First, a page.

For some applications where very high loads are supported by the rolling element bearing at very low rotational speeds, rolling mills and continuous casters, for example, apertured rolling elements as illustrated in FIGS. 1 through 4 may not be considered desirable. In such applications, a variation of the above embodiments may be employed, for example, as illustrated within rolling element bearing 82 of FIGS. 5 and 6.
In this third embodiment, rolling elements 84 are positioned by a multi-piece bearing retainer 86 between outer and inner raceways 88 and 90, respectively. Rolling elements 84 have trunnion ends 92 and no bores, in contrast to rolling elements 20 and 48 of the first and second embodiments. Bearing retainer 86 comprises cage ring 94 and end plate 96 which are joined by crossbars 98. "Spacers" 100 are housed and guided by cage ring 94 and end plate 96 in a manner similar to that of the second embodiment. Spacers 100 are substantially square and are received in elongated openings 102 of cage ring 94 to permit their radially outward movement.
Similar to the first embodiment, spacers 100 of the third embodiment are biased radially outwardly by compression springs 104 against rotating trunnion ends 92, rather than against non-rotating retaining pins. Again, manufacturing methods and materials and spring rates are selected to minimize frictional drag and allow tractive effort to spin rolling elements 84 by contact with outer raceways 88. Compression springs 104 are confined between cage ring 94 and end plate 96 by elongated openings 102 and may be confined by additional installation, constraint and alignment means as described above with respect to the second embodiment.
FIGS. 7 and 8 illustrate a variation of the embodiment of FIGS. 1 and 2 which employs finger springs rather than helical coil compression springs for ease of assembly. Rolling element bearing 106 has rolling elements 108 aligned and retained by bearing retainer 110 between outer and inner raceways 112 and 114, respectively Bearing retainer 110 comprises cage rings 116 joined by retaining pins 118, by press-fit, welding, or other convenient means. Retaining pins 118 have flat keyway areas 120 on radially outward "sides" of their end portions for keyed engagement with cage rings 116 and spring assemblies 122.
As illustrated in FIG. 8, spring assemblies 122 have spring fingers 124 projecting from a spring hub 126 having an axis 128 offset radially inwardly (with respect to rolling element bearing 106) from axis 130 of retaining pins 118. Spring fingers 124 have a locus 132 in the unrestrained state which is offset with respect to the axis of rolling elements 108. Spring fingers 124 are confined within counterbore surfaces 134 of rolling elements 108 to bias rolling elements 108 radially outwardly into contact with outer raceway 112. Because of the keyed engagement with retaining pins 118, spring assemblies 122 do not precess as they orbit rolling element bearing 106 and maintain a radially outwardly directed bias.
Each of the above embodiments illustrates a radially outward biasing of rolling elements to extend a zone of contact between the rolling elements and an outer raceway. However, the present invention can also be used to provide radially inward biasing of the rolling elements for particular applications. For example, at very low rotational speed with massive rolling members, the present spring loaded retainer can assist gravitational force to extend a zone of contact with an inner (not outer) raceway. In such applications, centrifugal force on the rolling elements, forcing them radially outwardly, may be less significant and more easily overcome than the gravitational force.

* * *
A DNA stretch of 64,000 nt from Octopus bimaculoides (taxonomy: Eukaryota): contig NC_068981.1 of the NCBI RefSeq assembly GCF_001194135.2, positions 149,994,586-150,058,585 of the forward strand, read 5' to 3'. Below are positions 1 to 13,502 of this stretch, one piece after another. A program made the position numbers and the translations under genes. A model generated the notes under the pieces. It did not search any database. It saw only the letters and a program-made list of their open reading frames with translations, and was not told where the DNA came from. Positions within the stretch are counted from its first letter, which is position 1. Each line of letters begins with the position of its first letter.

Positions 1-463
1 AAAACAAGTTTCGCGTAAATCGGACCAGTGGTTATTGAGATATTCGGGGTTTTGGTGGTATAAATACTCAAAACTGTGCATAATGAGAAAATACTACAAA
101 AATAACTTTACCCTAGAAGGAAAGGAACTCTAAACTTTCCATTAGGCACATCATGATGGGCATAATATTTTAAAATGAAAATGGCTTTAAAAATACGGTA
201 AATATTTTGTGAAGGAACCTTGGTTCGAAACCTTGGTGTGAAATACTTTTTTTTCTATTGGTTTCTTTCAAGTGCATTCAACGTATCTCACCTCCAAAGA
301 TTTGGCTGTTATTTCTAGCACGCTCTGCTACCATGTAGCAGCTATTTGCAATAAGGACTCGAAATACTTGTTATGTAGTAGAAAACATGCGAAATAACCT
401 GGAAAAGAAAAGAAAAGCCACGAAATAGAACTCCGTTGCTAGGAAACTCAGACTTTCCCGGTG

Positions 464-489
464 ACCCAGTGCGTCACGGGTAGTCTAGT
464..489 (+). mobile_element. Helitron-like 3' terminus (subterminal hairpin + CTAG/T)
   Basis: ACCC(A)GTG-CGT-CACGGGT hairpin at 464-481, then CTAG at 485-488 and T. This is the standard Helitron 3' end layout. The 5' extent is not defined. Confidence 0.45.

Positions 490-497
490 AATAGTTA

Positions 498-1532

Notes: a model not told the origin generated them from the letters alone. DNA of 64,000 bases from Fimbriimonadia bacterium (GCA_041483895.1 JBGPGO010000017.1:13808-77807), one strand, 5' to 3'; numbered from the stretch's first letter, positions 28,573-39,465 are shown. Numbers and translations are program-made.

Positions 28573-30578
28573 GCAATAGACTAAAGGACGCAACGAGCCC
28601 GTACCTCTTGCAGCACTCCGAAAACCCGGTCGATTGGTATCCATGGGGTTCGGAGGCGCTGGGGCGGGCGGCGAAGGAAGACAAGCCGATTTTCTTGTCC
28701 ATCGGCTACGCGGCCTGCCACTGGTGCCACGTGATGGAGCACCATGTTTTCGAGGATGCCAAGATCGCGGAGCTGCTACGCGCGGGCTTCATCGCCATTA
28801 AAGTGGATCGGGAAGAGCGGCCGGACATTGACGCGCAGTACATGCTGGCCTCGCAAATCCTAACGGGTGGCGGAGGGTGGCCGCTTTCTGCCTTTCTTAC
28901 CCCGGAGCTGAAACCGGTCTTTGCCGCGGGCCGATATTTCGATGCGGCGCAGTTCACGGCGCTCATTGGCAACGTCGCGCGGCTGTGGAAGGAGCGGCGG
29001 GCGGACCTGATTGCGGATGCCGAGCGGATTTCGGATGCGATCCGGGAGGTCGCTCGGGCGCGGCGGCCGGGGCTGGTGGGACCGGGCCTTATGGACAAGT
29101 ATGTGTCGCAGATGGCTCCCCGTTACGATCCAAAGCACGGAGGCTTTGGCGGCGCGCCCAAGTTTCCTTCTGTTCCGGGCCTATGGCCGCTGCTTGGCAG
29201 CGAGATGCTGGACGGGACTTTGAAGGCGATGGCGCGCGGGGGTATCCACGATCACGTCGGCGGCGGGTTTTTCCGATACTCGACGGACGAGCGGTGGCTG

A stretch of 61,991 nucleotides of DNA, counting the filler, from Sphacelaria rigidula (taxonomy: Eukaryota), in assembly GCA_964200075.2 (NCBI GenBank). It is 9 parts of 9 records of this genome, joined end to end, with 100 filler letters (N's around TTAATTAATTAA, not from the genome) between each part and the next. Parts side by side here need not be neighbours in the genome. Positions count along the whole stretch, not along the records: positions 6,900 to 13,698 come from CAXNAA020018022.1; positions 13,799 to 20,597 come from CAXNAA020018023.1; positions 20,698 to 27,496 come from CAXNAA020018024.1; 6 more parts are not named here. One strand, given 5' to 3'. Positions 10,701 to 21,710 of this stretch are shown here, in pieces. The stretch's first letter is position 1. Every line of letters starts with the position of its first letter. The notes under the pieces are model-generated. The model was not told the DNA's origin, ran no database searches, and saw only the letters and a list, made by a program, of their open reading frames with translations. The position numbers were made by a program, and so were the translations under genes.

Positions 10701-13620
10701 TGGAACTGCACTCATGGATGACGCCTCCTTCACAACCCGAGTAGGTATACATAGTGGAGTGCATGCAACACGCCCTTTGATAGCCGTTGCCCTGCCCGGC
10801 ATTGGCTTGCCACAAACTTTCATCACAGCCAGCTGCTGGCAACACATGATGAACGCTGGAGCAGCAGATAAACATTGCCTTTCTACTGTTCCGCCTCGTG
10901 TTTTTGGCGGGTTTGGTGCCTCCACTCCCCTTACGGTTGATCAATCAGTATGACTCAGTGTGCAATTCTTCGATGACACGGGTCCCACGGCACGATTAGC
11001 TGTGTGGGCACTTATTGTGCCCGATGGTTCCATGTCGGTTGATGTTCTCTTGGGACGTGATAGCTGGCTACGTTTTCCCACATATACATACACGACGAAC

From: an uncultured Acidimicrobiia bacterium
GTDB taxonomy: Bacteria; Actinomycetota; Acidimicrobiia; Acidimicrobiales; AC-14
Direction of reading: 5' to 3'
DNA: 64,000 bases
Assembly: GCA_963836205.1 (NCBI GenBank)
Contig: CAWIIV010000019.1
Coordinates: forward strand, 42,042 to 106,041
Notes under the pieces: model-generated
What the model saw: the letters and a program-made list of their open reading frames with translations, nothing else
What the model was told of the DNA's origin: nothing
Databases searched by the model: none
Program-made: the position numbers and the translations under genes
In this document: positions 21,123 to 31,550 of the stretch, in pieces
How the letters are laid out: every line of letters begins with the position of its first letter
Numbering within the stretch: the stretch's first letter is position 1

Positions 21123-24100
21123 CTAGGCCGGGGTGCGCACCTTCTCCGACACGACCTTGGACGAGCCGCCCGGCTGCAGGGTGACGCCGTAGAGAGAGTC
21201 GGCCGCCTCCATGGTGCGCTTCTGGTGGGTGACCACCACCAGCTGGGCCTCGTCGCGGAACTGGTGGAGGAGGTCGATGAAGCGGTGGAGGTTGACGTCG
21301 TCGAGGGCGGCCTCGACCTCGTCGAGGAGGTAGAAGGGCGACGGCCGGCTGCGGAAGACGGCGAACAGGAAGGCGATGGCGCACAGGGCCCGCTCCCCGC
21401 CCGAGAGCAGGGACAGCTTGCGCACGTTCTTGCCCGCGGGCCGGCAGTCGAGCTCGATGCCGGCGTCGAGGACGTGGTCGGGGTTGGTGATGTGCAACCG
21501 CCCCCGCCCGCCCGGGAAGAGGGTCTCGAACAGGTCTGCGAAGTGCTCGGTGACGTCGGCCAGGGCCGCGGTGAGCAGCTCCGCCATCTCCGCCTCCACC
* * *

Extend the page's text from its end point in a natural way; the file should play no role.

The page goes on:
Although the invention has been particularly shown and described with reference to preferred embodiments, it will be understood by those skilled in the art that the foregoing and other changes in form and details may be made therein without departing from the spirit and scope of the invention, as defined by the claims appended hereto. For example, other types of springs and other biasing means may be employed.
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|EP0595519A1 *||18 Oct 1993||4 May 1994||The Torrington Company||Spring loaded bearing retainer|
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|U.S. Classification||384/574, 384/579|
|International Classification||F16C19/36, F16C27/04, F16C19/26, F16C33/52|
|Cooperative Classification||F16C19/26, F16C33/526, F16C25/08, F16C19/364|
|European Classification||F16C33/52P2, F16C19/36T, F16C19/26, F16C25/08|
|30 Oct 1992||AS||Assignment|
Owner name: TORRINGTON COMPANY, THE, CONNECTICUT
Free format text: ASSIGNMENT OF ASSIGNORS INTEREST.;ASSIGNORS:RHODES, JERRY P.;BIGLER, JOHN C.;REEL/FRAME:006421/0207
Effective date: 19921030
|8 Jun 1993||AS||Assignment|
Owner name: TORRINGTON COMPANY, THE, CONNECTICUT
Free format text: ASSIGNMENT OF ASSIGNORS INTEREST;ASSIGNOR:RHODES, JERRY P.;REEL/FRAME:006562/0631
Effective date: 19930528
|4 Apr 1997||FPAY||Fee payment|
Year of fee payment: 4
|4 Apr 2001||FPAY||Fee payment|
Year of fee payment: 8
|20 Apr 2005||REMI||Maintenance fee reminder mailed|
|29 Jul 2005||SULP||Surcharge for late payment|
Year of fee payment: 11
|29 Jul 2005||FPAY||Fee payment|
Year of fee payment: 12